U.S. presidential election, 2012
|Party||Candidate||Vote %||Votes||Electoral votes|
|Democratic||Barack Obama/Joe Biden Incumbent||51.3%||65,899,660||332|
|Republican||Mitt Romney/Paul Ryan||47.4%||60,932,152||206|
|Libertarian||Gary Johnson/Jim Gray||1%||1,275,804||0|
|Green||Jill Stein/Cheri Honkala||0.4%||469,501||0|
|Election results via: FEC official election results|
Other candidates that appeared on the ballot received less than 0.1% of the vote. Those candidates included: Roseanne Barr, Rocky Anderson, Thomas Hoefling, Jerry Litzel, Jeff Boss, Merlin Miller, Randall Terry, Jill Reed, Richard Duncan, Andre Barnett, Chuck Baldwin, Barbara Washer, Tom Stevens, Virgil Goode, Will Christensen, Stewart Alexander, James Harris, Jim Carlson, Sheila Tittle, Peta Lindsay, Gloria La Riva, Jerry White, Dean Morstad and Jack Fellure.
Biden won the 2008 election as vice president of the United States on a ticket with Barack Obama.
U.S. presidential election, 2008
|Party||Candidate||Vote %||Votes||Electoral votes|
|Democratic||Barack Obama/Joe Biden||53%||69,498,516||365|
|Republican||John McCain/Sarah Palin||45.7%||59,948,323||173|
|Peace and Freedom||Ralph Nader/Matt Gonzalez||0.6%||739,034||0|
|Libertarian||Bob Barr/Wayne Allyn Root||0.4%||523,715||0|
|Constitution||Chuck Baldwin/Darrell Castle||0.2%||199,750||0|
|Green||Cynthia McKinney/Rosa Clemente||0.1%||161,797||0|
|Election results via: Archives.gov official election results|
Other candidates that appeared on the ballot received less than 0.1% of the vote. Those candidates included: Alan Keyes, Ron Paul, Gloria La Riva, Brian Moore, Roger Calero, Richard Duncan, James Harris, Charles Jay, John Joseph Polachek, Frank Edward McEnulty, Jeffrey J. Wamboldt, Thomas Robert Stevens, Gene C. Amondson, Jeffrey Jeff Boss, George Phillies, Ted Weill, Jonathan E. Allen and Bradford Lyttle.
Biden also won re-election to his seat in the U.S. Senate in 2008, which he was forced to resign from on January 15, 2009 in order to take the office of U.S. vice president. On November 4, 2008, Joe Biden won re-election to the United States Senate. He defeated Christine O'Donnell (R) in the general election.
U.S. Senate, Delaware General Election, 2008
On November 5, 2002, Joe Biden won re-election to the United States Senate. He defeated Raymond J. Clatworthy (R), Raymond T. Buranello (L), Maurice Barros (Independent Party of Delaware) and Robert E. Mattson (Natural Law) in the general election.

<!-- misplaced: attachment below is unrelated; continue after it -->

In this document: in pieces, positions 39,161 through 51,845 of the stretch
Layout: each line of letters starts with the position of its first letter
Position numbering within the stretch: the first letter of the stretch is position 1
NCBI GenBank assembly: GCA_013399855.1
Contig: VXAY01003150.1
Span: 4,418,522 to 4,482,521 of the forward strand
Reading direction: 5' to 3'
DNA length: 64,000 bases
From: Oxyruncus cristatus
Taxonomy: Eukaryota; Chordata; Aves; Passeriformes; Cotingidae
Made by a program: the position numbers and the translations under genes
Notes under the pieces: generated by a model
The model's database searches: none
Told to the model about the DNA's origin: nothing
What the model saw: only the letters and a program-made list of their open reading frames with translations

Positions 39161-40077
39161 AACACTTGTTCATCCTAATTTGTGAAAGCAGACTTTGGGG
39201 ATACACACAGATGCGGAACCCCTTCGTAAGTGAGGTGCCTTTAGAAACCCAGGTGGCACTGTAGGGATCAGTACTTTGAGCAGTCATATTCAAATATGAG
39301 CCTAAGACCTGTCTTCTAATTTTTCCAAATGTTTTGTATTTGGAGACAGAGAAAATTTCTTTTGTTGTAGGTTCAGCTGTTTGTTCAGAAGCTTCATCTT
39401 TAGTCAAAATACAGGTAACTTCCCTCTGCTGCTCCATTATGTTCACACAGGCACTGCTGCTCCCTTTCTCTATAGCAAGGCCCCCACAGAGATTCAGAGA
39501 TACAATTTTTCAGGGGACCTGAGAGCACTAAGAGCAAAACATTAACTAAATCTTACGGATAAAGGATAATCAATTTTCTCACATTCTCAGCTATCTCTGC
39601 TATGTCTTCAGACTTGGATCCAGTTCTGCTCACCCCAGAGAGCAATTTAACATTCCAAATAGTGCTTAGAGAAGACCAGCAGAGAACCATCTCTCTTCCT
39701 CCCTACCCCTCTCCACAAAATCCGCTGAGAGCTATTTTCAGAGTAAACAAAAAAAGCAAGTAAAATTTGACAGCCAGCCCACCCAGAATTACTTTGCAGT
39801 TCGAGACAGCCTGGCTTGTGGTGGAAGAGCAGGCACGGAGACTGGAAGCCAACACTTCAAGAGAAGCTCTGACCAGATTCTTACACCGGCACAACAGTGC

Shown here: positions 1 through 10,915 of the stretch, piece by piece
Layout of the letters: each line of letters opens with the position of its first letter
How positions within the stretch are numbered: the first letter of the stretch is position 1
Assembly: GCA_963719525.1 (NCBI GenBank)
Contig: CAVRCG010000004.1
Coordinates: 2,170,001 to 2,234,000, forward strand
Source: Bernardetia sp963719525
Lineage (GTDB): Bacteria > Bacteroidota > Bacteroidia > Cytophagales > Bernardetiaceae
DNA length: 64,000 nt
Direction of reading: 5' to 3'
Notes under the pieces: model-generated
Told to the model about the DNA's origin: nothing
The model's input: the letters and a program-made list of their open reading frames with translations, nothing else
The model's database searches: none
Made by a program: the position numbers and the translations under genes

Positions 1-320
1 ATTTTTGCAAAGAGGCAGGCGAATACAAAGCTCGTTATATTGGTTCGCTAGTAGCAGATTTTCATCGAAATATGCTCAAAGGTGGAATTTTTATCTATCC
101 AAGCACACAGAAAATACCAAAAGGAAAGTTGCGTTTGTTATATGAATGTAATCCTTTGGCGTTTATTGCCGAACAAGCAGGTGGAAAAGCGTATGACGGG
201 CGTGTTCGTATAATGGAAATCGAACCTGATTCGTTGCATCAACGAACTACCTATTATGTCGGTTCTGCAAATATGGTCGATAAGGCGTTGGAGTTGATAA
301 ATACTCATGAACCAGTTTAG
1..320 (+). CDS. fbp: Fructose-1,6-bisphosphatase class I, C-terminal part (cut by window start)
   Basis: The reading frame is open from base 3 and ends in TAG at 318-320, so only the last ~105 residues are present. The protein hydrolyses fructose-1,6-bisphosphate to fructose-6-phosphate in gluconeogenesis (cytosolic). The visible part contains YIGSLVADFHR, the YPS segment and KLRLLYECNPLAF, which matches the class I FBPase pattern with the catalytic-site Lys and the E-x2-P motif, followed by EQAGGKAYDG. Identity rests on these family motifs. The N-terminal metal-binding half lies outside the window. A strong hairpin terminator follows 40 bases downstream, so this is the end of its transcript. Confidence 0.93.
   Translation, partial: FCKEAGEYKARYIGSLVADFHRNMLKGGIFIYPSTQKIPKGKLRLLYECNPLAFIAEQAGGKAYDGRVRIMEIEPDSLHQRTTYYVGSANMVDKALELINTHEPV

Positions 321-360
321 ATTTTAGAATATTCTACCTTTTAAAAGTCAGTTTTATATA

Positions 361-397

U.S. Senate, Delaware General Election, 2002
On November 5, 1996, Joe Biden won re-election to the United States Senate. He defeated Raymond J. Clatworthy (R), Mark Jones (L) and Jacqueline Kossoff (Natural Law) in the general election.
U.S. Senate, Delaware General Election, 1996
On November 6, 1990, Joe Biden won re-election to the United States Senate. He defeated M. Jane Brady (R) and Lee Rosenbaum (L) in the general election.
U.S. Senate, Delaware General Election, 1990
On November 6, 1984, Joe Biden won re-election to the United States Senate. He defeated John M. Burris (R) in the general election.
U.S. Senate, Delaware General Election, 1984
On November 7, 1978, Joe Biden won re-election to the United States Senate. He defeated James H. Baxter, Jr. (R) and Donald G. Gies (American Independent) in the general election.
U.S. Senate, Delaware General Election, 1978
On November 7, 1972, Joe Biden won election to the United States Senate. He defeated J. Caleb Boggs (R), Henry Majka (American) and Herbert B. Wood (Prohibition) in the general election.
U.S. Senate, Delaware General Election, 1972
Do you generally support pro-choice or pro-life legislation?
1. In order to balance the budget, do you support an income tax increase on any tax bracket?
2. Do you support expanding federal funding to support entitlement programs such as Social Security and Medicare?
Do you support requiring states to adopt federal education standards?
- Unknown Position
1. Do you support the federal regulation of greenhouse gas emissions?
2. Do you support government funding for the development of renewable energy (e.g. solar, wind, geo-thermal)?
Do you generally support gun-control legislation?
Do you support repealing the 2010 Affordable Care Act ("Obamacare")?
Do you support the regulation of indirect campaign contributions from corporations and unions?
1. Do you support federal spending as a means of promoting economic growth?